• Serdce – Timelessness

    January 20, 2015 in Reviews by Sebastian Kluth

    SerdceSerdce Timelessness (2014)

    Reviewed by Sebastian Kluth

    Serdce is a highly talented progressive metal quartet from the Belarusian capital of Minsk. Even though the band comes from one of the most isolated places in the Western world, these four men have been working together since 1997, and have released two demos as well as four professional full length efforts. The band’s musicianship is technically impressive and one can clearly hear that the quartet is especially influenced by North American bands such as Atheist, Cynic, and Dream Theater from the US, or Martyr and UneXpect from Canada. The band also recalls some original European progressive extreme metal outfits like Coroner from Switzerland, Pestilence from the Netherlands, and maybe even Le Grand Guignol from Luxembourg. In comparison to several other progressive extreme metal bands, Serdce clearly emphasizes original songwriting, including entirely progressive and technically challenging bits and pieces, mixed with diverse influences from multiple genres.


    On the band’s most recent fourth studio effort, Timelessness, the quartet has crafted a profound, calm, and retrospective work reminding here and there of meditative Indian and Middle Eastern folklore as performed by Kartikeya or Orphaned Land, including the use of duduks and jew’s harps. In the same vein, Serdce convinces with laid back and psychedelic progressive rock sounds driven by appeasing guitar melodies and thick, almost numbing keyboard layers from the sixties and seventies in the key of Genesis, Pink Floyd, and Yes. The playful quartet also includes some challenging and sometimes rather hectic instrumental parts with clipped high guitar notes, fast and hysterical keyboard passages, and some vivid jazz fusion carried by saxophones that recall the likes of Dream Theater and Pestilence, among others. Sometimes, calmer passages can be contrasted by passionate extreme metal outbursts with beefy riffs, fast rhythm sections, and vocals that may suddenly turn from calm, melodic, and almost thin to loud and aggressive, or vice versa. While a few songs may have oddly surprising twists and turns, most tracks sound perfectly coherent, sophisticated, and well-structured. The balance between deep atmospheric breaks, insane instrumental masturbation, and liberating violence is nearly perfect, and should please all sorts of progressive metal fans. The whole record definitely never gets boring or pointless despite a a fitting running time of almost sixty-six minutes. To me, this clever mixture of genres sounds fresh and timeless at the same time.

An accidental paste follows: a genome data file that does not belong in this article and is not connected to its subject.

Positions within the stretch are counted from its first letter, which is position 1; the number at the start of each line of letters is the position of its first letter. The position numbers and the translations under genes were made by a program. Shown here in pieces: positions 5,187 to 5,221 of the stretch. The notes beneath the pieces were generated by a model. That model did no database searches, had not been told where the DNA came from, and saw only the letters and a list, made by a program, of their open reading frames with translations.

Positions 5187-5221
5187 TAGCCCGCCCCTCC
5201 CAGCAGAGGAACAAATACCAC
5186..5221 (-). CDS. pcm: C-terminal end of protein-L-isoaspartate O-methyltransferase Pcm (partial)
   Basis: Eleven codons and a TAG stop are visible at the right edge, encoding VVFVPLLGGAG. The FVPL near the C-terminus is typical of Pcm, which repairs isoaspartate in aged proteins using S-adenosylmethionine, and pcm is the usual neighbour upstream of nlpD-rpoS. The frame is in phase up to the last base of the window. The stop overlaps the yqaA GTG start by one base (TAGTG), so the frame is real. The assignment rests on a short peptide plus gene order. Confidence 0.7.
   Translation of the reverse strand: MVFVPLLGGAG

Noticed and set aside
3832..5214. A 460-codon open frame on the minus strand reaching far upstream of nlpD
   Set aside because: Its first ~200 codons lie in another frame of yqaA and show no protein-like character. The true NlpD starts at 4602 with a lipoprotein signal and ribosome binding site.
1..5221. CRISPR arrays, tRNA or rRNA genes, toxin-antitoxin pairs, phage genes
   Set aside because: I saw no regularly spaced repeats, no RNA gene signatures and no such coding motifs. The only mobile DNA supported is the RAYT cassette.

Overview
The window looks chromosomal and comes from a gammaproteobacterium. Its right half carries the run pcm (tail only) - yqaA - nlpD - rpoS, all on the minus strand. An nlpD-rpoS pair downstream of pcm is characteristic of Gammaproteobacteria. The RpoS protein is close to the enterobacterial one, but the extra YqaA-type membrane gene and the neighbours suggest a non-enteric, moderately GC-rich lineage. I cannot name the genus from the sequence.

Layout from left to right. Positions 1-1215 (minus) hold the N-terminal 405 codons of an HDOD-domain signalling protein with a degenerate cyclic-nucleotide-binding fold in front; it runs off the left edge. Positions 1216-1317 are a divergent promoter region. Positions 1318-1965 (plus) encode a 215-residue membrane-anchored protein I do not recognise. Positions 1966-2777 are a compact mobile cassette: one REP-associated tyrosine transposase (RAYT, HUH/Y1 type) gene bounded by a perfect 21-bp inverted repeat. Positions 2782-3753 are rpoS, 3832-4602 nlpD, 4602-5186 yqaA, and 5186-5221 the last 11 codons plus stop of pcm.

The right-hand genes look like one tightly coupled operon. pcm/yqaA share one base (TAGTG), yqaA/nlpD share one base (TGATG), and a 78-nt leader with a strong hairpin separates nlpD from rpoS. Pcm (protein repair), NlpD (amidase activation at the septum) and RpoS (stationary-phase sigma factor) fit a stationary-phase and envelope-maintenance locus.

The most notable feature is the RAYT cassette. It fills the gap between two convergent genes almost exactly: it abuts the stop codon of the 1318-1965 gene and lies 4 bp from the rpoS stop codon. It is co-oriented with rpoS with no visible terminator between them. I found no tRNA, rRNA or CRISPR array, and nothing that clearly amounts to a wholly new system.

It’s always difficult to name outstanding tracks on progressive metal records, but a song that perfectly represents all three sides of the band (laid back progressive rock passages, vivid and extensive instrumental parts, and furious extreme metal eruptions) is the well done epic “Last Faith”, the longest song here, which nearly reaches the ten-minute mark. If you like this track as an appetizer, you are going to adore the entire record, and hence the band’s entire oeuvre. If you care for Serdce’s calmer side of fragile progressive rock ambiance and smooth keyboard, piano, and saxophone sounds, lay down on your bed, close your eyes, put your headphones on, and discover the perfectly entitled “Loss Of Feelings Or Feelings Of Loss”. If you prefer the more technical and violent side of the band, you should try out the apocalyptically menacing and noisy “Quasar”, where the listener is treated like a punching bag for destructive atmosphere, negative energy, and unconventional songwriting. This track may be the most challenging on the record, but it’s also one of the most fascinating for me.

    The band pretty much succeeds at everything it tries here. Timelessness is an outburst of creativity, diversity, and emotion. All main and guest musicians and singers have their shining moments and give their very best. The record has fluid transitions and feels coherent from beginning to the end despite entertainingly radical experiments. The production is surprisingly good – the label gave its best to promote this underground group, and even the cover artwork and booklet look great. The only little thing the band could still improve on is the development of a more unique sound. I hope and believe that one day, fans, experts and reviewers might not say that Serdce sounds like Dream Theater, Pestilence, or UneXpect, but that some other brand new contemporary band sounds like Serdce.Check out the album and spread the word of one of last year’s very best progressive metal albums!

    4.5 // 5

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